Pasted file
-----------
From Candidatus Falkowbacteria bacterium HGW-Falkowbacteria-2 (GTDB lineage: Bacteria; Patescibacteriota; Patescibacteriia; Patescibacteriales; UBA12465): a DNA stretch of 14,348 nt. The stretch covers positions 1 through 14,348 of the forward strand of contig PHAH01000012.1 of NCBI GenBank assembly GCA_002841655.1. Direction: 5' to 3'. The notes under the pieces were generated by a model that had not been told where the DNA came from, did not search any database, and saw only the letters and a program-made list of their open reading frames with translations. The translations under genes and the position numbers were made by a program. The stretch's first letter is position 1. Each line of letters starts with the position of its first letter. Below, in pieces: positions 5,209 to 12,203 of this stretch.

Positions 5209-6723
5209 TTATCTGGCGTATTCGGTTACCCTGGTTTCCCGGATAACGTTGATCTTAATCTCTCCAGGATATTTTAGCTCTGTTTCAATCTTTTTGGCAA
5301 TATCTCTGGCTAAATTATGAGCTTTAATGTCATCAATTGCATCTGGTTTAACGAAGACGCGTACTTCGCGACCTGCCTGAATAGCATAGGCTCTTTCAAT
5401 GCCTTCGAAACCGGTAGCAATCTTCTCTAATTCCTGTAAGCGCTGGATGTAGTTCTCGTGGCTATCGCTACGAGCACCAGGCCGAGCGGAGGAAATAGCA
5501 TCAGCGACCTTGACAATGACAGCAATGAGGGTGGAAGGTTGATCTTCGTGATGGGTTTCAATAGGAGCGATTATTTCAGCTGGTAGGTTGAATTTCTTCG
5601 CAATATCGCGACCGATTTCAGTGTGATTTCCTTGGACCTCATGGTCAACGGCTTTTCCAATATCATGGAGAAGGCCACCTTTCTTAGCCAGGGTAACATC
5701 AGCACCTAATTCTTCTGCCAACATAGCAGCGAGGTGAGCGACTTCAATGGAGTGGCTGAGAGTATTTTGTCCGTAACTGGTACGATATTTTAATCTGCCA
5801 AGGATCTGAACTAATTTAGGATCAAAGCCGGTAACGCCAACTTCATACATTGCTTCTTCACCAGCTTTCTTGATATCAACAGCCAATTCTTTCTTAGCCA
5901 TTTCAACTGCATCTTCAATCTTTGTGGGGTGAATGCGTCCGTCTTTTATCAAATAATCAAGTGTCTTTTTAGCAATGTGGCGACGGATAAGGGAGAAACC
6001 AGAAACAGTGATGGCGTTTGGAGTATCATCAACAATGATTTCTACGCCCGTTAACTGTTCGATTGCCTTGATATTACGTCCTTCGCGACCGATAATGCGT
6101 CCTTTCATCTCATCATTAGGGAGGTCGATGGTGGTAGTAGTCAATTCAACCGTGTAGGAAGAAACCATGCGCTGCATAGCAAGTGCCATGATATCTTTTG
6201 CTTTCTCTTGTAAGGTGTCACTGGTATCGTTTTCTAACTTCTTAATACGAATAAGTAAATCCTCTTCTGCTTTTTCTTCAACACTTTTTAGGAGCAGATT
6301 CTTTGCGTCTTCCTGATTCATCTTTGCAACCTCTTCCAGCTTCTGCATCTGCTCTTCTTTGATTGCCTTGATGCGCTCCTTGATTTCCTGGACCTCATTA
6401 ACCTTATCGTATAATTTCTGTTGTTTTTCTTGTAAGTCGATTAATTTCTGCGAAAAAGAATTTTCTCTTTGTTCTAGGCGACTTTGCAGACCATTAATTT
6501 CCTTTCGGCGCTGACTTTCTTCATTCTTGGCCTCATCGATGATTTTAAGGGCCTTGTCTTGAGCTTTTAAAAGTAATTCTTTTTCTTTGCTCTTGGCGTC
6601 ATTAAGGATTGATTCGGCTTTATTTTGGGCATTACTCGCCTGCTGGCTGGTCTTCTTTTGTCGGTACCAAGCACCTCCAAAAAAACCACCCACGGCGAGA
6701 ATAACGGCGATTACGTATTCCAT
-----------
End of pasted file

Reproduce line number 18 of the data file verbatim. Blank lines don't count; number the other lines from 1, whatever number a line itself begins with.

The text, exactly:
6701 ATAACGGCGATTACGTATTCCAT